India is known for architecture, painting, language, and literature. Numerous structures were constructed in different architectural styles. The structures were of two kinds. .The first were forts, palaces, and gateways which were constructed for safety and protection. The second were temples, mosques, gardens, etc. Let’s find out more about it.
Introduction to Forts
India is considered as a land of the forts. There had been many leaders in India who were brave and very much skilful. They had constructed many castles or forts. These forts have magnificent high level of engineering and architecture. In India, there are many forts. These regions have many beautiful forts that attract a large number of tourists every year.
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Feature of Forts
Forts of India are famous for their style, design, and material used like marble or red sandstone. The style of architecture was known as the Corbelled style of architecture. The important feature of architecture was the use of the arch, the dome, and the minaret. To decorate the buildings, geometrical designs, flowers and Arabic calligraphy had a verse from the holy Quran.
1. Building Materials
The materials used for constructing forts differ from region to region. Stone was extensively used and gypsum was used for plastering buildings. Lime plaster was reserved for places that need to be secured against water leakage in roofs, canals, and drains.
The walls of the forts were often looked higher from the outside than the inside. The walls of forts were very thick. Stone was the most important material for building forts. A wall could be an earthen rampart faced with stone on both sides. They were used Lime mortar as a binding material for construction. The walls were decorated and the height of the walls is 36m -40m and width is 21m- 25m.
The gates of forts were much decorated. Gates of Indian forts were often high and wide. The length of the gate is 25 ft and width is 13 ft. The gate of the fort has steel spikes to protect it from elephants.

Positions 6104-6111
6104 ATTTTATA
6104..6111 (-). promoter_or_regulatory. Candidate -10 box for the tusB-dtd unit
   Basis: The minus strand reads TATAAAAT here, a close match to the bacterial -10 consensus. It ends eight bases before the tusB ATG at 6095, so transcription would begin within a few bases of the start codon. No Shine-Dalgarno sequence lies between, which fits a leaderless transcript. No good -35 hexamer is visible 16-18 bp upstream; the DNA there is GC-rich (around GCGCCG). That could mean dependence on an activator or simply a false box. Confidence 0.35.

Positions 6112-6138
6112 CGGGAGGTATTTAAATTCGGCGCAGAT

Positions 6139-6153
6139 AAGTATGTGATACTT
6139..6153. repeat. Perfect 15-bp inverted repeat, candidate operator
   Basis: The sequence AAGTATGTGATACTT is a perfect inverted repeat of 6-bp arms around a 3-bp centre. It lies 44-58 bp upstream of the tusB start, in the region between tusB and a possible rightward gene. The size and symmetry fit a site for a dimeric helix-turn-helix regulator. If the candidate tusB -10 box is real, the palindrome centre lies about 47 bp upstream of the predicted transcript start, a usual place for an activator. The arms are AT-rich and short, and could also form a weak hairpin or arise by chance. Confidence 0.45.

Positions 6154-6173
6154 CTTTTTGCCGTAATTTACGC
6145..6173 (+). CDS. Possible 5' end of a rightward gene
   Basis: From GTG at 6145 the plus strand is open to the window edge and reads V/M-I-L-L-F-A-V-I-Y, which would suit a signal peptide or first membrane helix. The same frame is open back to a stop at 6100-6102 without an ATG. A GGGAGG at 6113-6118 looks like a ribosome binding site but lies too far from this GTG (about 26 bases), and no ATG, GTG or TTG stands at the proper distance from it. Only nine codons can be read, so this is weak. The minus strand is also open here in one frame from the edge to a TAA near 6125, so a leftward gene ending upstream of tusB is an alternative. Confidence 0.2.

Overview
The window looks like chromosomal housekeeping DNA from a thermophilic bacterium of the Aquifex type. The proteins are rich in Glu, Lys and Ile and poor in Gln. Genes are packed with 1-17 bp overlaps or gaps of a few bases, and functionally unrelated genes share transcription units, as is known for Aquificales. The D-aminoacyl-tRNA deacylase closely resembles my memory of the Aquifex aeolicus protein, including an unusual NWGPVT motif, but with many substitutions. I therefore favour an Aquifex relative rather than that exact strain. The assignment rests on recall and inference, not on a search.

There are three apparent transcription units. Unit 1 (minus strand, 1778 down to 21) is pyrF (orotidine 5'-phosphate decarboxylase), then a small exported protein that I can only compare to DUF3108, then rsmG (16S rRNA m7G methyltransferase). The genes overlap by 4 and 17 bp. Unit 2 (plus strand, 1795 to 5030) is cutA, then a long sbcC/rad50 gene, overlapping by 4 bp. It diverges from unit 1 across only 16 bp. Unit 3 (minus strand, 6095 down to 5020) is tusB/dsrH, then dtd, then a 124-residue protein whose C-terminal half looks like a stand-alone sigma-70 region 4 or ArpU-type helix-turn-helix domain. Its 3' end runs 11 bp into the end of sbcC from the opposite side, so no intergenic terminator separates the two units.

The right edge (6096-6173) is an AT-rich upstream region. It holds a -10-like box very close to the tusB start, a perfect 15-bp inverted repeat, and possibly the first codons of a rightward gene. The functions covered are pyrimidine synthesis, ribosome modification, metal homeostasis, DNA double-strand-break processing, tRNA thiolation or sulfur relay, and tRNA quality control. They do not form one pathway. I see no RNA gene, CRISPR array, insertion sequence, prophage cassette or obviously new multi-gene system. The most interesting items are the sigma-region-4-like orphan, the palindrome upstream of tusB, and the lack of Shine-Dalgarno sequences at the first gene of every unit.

4. Burj (Bastion)
The shape of the bastion is semi-circular. It consists of three stories which having solid blocks of granite firmly cemented together or may be bound with iron clamps. The Weight of blocks was in the tons. There were some guns on the bastion which were used for defense purpose.
Gardens in forts were beautiful creations. It was designed in Mughal style. Large Gardens with water fountains and canals in north India were laid by many Muslims rulers. These gardens were placed within rectangular wall enclosure and divided into four quarters by artificial channels.
Inside the fort, there were palace or Mahal which were beautifully decorated with relief carving, floral inlay work with precious and semi-precious stones, and calligraphy. The royal palace was built for the emperor and their families.
Sheesh Mahal, Moti Mahal are some examples of palaces. The Sheesh Mahal was used as a private temple. Gold and silver leaves and a lot of mirror pieces were used as decorations. The Diwan-i Khas was a hall of private audience. It is a highly ornamented pillared hall.
7. Water Supply
Numbers of Baolis were built during the medieval times. Baolis are step-wells to obtain underground water. It was an intelligent and durable technique for obtaining water. Baolis had a unique and beautiful architectural style with impressive appearances. Earthen pipes were used for water supply. These pipes would have been used to carry water to different places in the palace.
8. Worship places
In forts, there were places of worship. In Mughal forts there were mosques and in Hindu forts there were temples. The mosque includes one minaret each on the four corners. Temples have marble halls, pillars, carved ceiling, and roof. The architectural wonder of the medieval period was built to showcase power and wealth
Q1. Which stone was used to build the Taj Mahal?
- Red Sandstone
Sol. The correct answer is the option ”b”. Marble was used for building the Taj Mahal. The Taj Mahal was constructed using materials from all over India and Asia. It is believed over 1,000 elephants were used to transport building materials. The translucent white marble was brought from Makrana, Rajasthan, the jasper from Punjab, jade, and crystal from China. The Taj Mahal was designated as a UNESCO World Heritage Site in 1983 for being “the jewel of Muslim art in India and one of the universally admired masterpieces of the world’s heritage”.